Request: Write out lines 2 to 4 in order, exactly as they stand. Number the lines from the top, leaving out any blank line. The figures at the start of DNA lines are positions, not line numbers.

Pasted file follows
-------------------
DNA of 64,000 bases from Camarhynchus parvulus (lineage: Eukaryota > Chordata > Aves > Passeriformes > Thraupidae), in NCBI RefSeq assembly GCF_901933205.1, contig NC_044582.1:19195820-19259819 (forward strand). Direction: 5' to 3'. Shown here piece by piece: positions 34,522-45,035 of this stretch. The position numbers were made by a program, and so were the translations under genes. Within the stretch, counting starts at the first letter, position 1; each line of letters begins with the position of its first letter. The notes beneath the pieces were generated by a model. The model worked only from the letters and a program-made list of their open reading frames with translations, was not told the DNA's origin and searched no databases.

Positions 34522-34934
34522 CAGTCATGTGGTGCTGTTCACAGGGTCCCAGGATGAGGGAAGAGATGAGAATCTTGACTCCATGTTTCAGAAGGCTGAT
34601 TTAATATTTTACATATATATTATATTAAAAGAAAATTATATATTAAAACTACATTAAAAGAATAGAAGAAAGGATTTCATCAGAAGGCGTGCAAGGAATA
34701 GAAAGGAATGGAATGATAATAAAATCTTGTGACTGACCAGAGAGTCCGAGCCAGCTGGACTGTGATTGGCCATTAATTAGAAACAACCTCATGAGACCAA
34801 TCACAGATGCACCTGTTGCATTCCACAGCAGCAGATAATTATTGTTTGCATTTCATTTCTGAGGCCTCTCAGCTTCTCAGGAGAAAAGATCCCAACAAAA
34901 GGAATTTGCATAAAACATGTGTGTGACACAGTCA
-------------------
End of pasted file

Positions 34522-34934
34522 CAGTCATGTGGTGCTGTTCACAGGGTCCCAGGATGAGGGAAGAGATGAGAATCTTGACTCCATGTTTCAGAAGGCTGAT
34601 TTAATATTTTACATATATATTATATTAAAAGAAAATTATATATTAAAACTACATTAAAAGAATAGAAGAAAGGATTTCATCAGAAGGCGTGCAAGGAATA